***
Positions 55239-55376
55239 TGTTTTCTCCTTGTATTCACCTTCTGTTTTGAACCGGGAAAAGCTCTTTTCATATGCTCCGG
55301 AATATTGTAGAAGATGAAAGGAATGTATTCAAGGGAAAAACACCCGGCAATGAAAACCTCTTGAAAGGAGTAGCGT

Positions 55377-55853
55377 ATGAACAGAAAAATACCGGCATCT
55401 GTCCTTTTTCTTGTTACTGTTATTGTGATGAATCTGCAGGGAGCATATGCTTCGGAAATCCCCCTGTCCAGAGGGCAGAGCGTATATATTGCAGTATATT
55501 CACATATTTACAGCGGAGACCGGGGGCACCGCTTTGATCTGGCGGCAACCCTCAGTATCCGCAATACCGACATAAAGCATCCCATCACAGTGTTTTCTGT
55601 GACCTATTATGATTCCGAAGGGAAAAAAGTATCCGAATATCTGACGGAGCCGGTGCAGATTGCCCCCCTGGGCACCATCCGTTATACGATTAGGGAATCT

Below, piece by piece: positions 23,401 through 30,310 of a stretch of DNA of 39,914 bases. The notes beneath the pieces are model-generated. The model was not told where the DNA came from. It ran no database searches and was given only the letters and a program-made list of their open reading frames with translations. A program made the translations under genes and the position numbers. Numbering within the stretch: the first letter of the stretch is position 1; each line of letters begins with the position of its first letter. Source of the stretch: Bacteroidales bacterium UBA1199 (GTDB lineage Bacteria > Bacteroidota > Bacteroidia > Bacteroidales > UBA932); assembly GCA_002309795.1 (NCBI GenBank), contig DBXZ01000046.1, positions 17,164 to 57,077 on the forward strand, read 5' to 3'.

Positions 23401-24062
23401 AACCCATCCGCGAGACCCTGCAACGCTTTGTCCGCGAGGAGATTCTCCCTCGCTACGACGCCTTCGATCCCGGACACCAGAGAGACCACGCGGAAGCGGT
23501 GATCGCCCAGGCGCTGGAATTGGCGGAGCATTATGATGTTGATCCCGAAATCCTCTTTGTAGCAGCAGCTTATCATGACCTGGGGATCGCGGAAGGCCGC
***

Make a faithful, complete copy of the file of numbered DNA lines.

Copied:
Positions 55239-55376
55239 TGTTTTCTCCTTGTATTCACCTTCTGTTTTGAACCGGGAAAAGCTCTTTTCATATGCTCCGG
55301 AATATTGTAGAAGATGAAAGGAATGTATTCAAGGGAAAAACACCCGGCAATGAAAACCTCTTGAAAGGAGTAGCGT

Positions 55377-55853
55377 ATGAACAGAAAAATACCGGCATCT
55401 GTCCTTTTTCTTGTTACTGTTATTGTGATGAATCTGCAGGGAGCATATGCTTCGGAAATCCCCCTGTCCAGAGGGCAGAGCGTATATATTGCAGTATATT
55501 CACATATTTACAGCGGAGACCGGGGGCACCGCTTTGATCTGGCGGCAACCCTCAGTATCCGCAATACCGACATAAAGCATCCCATCACAGTGTTTTCTGT
55601 GACCTATTATGATTCCGAAGGGAAAAAAGTATCCGAATATCTGACGGAGCCGGTGCAGATTGCCCCCCTGGGCACCATCCGTTATACGATTAGGGAATCT

Below, piece by piece: positions 23,401 through 30,310 of a stretch of DNA of 39,914 bases. The notes beneath the pieces are model-generated. The model was not told where the DNA came from. It ran no database searches and was given only the letters and a program-made list of their open reading frames with translations. A program made the translations under genes and the position numbers. Numbering within the stretch: the first letter of the stretch is position 1; each line of letters begins with the position of its first letter. Source of the stretch: Bacteroidales bacterium UBA1199 (GTDB lineage Bacteria > Bacteroidota > Bacteroidia > Bacteroidales > UBA932); assembly GCA_002309795.1 (NCBI GenBank), contig DBXZ01000046.1, positions 17,164 to 57,077 on the forward strand, read 5' to 3'.

Positions 23401-24062
23401 AACCCATCCGCGAGACCCTGCAACGCTTTGTCCGCGAGGAGATTCTCCCTCGCTACGACGCCTTCGATCCCGGACACCAGAGAGACCACGCGGAAGCGGT
23501 GATCGCCCAGGCGCTGGAATTGGCGGAGCATTATGATGTTGATCCCGAAATCCTCTTTGTAGCAGCAGCTTATCATGACCTGGGGATCGCGGAAGGCCGC